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workings of this reluctant public figure. She draws the reader in, but pauses at arm’s length. Maybe this is all we can expect, in text, from this woman with so much presence. As she says herself, she’s more of a hugger.
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Even if Becoming is not always interesting, it is much more interesting than it needed to be to qualify as a successful first lady memoir. And as an example of how to walk the tightrope — how to seem charming but not like an intellectual lightweight; how to get things done without seeming
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threatening; how to do all of the impossible things we demand of women in general, of first ladies in particular, and of the first black first lady as an absolute — Becoming is a straight-up master class.
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Becoming is still a political memoir; it functions partly to solidify Barack Obama’s legacy as a complex and multilayered milestone for the country. The book makes the case for the Obama family as definitively American, for Michelle Obama’s concerns as worries that derive from the universal
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anxieties of marriage and motherhood. Still, Becoming is satisfying for the quiet moments in which Mrs. Obama, the woman who supported a black man named Barack all the way to the presidency, gets to let down her hair and breathe as Michelle LaVaughn Robinson, girl of the South Side.
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Her honesty translates. More importantly, her intention translates, to remind her country of what’s being lost — what she witnessed during the Obama years, what guided their presidency: “a sense of progress, the comfort of compassion…. A glimmer of the world as it could be.” May decency
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reign again.
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But mirroring the constraints of what she could do and say as first lady, she is also restrained in her writing here. She doesn't question the world of the White House here the way she thoughtfully appraises 1970s South Side Chicago. And while Obama is clearly passionate about her top causes as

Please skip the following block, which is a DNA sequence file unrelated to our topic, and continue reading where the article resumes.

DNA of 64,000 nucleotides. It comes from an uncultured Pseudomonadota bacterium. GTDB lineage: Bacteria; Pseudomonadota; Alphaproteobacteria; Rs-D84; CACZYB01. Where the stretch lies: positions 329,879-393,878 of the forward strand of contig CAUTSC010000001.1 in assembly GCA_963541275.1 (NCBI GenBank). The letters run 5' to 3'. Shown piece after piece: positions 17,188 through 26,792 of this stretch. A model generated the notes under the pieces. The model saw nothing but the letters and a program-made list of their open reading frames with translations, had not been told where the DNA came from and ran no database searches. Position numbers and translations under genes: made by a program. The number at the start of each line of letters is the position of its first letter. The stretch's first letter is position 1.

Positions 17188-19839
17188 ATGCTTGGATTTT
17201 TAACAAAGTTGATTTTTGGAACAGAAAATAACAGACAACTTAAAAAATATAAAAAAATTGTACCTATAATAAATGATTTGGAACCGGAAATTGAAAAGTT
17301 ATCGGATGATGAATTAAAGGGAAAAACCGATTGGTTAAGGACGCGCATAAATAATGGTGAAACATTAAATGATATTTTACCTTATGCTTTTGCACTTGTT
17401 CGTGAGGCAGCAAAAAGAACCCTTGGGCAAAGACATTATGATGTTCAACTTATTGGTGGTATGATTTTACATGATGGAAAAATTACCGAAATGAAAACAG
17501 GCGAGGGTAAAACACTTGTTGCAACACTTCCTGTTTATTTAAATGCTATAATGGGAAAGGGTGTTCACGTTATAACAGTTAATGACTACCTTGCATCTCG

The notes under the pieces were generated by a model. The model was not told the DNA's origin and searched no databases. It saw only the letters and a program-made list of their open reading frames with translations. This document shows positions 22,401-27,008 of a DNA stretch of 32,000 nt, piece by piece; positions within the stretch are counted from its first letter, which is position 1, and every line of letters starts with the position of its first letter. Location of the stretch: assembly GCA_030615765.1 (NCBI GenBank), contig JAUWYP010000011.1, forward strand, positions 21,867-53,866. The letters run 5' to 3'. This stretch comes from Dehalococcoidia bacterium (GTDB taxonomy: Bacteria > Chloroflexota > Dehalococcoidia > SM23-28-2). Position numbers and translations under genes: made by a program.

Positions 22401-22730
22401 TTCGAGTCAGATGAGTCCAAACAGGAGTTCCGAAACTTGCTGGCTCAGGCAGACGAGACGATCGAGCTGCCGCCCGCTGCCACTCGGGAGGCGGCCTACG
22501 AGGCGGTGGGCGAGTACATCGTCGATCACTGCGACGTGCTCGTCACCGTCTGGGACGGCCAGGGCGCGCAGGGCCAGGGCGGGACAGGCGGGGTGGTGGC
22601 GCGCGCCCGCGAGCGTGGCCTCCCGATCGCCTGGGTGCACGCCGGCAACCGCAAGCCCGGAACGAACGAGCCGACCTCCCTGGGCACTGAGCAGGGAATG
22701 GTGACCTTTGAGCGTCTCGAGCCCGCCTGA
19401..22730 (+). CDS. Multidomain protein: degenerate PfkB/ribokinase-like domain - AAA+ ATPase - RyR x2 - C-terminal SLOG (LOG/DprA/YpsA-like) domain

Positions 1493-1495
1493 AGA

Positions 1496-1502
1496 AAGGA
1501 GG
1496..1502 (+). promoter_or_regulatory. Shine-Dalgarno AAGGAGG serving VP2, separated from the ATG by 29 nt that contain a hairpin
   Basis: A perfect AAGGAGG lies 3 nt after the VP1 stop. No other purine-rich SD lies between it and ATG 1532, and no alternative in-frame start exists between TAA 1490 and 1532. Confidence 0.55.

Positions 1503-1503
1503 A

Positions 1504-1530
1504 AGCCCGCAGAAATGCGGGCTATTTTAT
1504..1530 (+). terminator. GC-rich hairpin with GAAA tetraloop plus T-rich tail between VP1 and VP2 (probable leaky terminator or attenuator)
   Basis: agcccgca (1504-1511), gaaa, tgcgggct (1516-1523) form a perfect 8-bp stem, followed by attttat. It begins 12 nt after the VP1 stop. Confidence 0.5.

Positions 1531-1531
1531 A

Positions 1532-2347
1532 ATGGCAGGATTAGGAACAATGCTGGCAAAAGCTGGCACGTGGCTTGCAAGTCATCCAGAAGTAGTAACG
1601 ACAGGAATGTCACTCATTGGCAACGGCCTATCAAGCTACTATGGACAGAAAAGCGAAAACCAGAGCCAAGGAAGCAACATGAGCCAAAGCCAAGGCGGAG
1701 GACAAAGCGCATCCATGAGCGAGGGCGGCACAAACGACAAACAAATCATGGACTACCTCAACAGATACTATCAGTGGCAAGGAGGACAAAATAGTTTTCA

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first lady, such as gardening with kids and meeting veterans' families, ultimately this is a section where Obama seems most like any politician, lapsing far more often into the policy speak that peppered the early chapters. Which is to say: This is where her protective walls seem to go up. The question is how miffed to get about this. On the one hand, Michelle Obama, like any former first lady, doesn't owe us any juicy details about her life. On the other hand, she is writing a memoir here, complete with a nationwide book tour.
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User reviews

LibraryThing member TooBusyReading
People who hate Michelle Obama for being Michelle Obama will hate this book. Oftentimes, even if they have not bothered to read it. For those of us who admire her, it's a wonderful book. I do admire the first lady, but I didn't know much about her other than what mainstream media told me. This look
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into her life, her childhood, her family was fascinating to me. She told me of her faults as well as her good points. She knows she was lucky as well as hard-working to become the woman she did. She also gives us looks at her and President Obama's life together, in and out of the Whitehouse. Considering all the inexcusable insults that have been hurled at this first family, she is remarkably gracious. Although she will never forgive trump, and I don't blame her, she did not expose much of the hate thrown at her. This book makes me sad for our country right now, but hope that it can become great again. In addition to being a beautifully written book, the reading by the author was lovely.